For this it shows that the crew was well experienced and in a pathfinder-role, I suppose. This could hit the newspaper article from the crash which stated that it was the second aircraft in the bomber group passing the area of Peine.

    I have contact tho the brother of rear gunner Sgt. Hagget, all other investigations about the crewmembers where negative.

    If anyone is interested in the results and photos I got or has additional information please contact me direkt:
    ed-fuss@t-online.de

    Regards,

    Edgard

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    Just to get Edgard's thread moving - was Bomber Command actually using pathfinders this early in the war? Terraine's "The Right of the Line" suggests the first time pathfinders were used was on the night of 14/15 Dec 1940 (I think - the wording is ambiguous and could refer to 1941) against Mannheim. Does Chorley have anything to say about this raid?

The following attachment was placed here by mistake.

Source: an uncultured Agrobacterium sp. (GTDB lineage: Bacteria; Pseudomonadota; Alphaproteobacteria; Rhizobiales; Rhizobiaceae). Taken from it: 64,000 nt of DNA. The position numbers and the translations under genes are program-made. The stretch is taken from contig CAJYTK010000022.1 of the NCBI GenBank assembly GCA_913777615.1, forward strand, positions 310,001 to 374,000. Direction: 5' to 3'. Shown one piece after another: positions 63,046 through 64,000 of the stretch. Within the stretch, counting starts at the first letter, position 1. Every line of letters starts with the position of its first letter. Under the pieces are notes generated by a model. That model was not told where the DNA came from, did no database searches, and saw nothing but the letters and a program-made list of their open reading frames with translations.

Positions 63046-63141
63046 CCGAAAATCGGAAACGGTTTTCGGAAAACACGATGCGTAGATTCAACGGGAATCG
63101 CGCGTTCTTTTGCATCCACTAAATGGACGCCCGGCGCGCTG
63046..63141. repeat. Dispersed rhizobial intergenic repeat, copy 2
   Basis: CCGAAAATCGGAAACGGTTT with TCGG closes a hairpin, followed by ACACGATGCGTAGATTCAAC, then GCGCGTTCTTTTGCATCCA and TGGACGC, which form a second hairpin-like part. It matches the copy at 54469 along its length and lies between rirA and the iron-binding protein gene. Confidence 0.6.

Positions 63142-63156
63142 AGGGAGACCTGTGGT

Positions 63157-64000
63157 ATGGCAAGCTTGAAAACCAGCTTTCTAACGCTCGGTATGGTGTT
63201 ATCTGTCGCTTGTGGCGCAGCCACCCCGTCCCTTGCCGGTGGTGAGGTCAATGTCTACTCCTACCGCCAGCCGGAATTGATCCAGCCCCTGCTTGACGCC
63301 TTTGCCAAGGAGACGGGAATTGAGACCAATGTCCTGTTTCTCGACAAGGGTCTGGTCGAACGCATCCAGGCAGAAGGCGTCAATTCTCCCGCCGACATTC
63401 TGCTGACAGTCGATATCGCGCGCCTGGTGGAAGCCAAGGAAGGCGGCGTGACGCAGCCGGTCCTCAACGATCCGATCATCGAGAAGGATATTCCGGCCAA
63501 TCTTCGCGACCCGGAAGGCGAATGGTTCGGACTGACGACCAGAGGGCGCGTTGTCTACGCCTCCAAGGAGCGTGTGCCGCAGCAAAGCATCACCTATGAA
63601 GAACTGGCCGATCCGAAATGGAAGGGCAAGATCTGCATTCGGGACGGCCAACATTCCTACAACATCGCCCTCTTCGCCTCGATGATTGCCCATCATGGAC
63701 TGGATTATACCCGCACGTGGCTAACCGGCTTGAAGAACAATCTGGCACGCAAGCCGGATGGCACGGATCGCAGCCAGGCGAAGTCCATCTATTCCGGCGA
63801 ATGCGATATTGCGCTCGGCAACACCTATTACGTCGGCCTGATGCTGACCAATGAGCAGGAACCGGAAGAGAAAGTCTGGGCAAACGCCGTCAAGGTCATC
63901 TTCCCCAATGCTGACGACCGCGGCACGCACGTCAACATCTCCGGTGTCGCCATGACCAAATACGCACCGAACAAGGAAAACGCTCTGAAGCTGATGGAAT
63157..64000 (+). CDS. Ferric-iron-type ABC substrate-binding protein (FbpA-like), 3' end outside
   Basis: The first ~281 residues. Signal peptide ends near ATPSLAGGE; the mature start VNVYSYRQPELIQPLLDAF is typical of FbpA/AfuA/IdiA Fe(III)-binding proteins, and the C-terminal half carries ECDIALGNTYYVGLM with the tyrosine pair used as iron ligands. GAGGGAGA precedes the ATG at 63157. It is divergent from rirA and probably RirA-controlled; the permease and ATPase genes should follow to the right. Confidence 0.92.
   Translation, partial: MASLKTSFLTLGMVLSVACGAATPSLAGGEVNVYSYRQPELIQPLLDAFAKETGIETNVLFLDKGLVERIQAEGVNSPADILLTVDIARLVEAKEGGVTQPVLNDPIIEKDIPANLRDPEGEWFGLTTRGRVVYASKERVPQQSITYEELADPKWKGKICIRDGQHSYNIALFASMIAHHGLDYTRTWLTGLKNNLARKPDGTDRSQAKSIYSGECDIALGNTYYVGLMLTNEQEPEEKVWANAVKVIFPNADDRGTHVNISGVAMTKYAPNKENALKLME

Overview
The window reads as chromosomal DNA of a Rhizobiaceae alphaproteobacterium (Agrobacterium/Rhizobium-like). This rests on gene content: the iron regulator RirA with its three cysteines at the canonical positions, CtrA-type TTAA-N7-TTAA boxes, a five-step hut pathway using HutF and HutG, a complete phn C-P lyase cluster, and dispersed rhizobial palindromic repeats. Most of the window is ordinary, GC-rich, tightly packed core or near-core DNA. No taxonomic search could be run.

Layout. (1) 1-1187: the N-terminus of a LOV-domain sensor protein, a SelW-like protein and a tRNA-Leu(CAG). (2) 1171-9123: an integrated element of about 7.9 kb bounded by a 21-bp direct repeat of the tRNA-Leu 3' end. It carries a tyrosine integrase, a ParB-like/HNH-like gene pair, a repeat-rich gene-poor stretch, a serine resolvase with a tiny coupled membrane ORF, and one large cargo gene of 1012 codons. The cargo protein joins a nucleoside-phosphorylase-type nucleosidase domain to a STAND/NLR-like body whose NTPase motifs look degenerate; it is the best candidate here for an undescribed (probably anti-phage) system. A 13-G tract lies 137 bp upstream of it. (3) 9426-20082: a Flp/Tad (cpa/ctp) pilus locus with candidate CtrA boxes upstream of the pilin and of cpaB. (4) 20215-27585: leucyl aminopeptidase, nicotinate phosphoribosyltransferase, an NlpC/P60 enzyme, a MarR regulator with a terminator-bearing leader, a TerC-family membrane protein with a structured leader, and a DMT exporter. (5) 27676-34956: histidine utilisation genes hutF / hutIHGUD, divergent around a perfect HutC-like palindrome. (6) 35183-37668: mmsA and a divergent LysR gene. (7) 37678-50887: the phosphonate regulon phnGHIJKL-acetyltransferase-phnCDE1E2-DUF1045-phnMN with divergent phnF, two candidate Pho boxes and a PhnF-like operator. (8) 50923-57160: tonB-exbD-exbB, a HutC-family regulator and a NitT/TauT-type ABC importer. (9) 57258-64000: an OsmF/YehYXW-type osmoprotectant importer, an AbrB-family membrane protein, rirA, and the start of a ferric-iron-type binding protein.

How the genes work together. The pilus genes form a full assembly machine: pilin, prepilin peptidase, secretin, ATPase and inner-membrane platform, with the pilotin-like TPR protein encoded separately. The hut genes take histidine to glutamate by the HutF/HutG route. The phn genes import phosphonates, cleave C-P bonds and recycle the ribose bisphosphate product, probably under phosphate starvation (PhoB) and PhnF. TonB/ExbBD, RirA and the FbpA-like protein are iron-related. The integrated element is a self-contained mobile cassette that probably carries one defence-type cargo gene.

Brian

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    My initial thoughts were they might have been incendiaries, and the description being lost in translation but!!

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    Good question, Brian - but what where these flares for? The only idea I have is that the first planes made some aerial photos just before the bombing.
    Make that sense?
    Alan, can you please explain "incendiaries"? I am not familiar with...

    edgard

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    Edgard

    Incendiaries are basically bombs for causing fires rather than destruction by high explosive.

    Come on someone, surely Chorley has something to say about this operation.

    Brian

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    I donīt think so because these reco-flares came down on little parachutes to light up the area. The parachute ropes are to be seen on the photo and also on the technical drawing I got about this type.
    And as far as I know they dropped first explosives to "open" the buildings and the incendiaries after but if the article was right the MH-F was one of the first bombers in the group.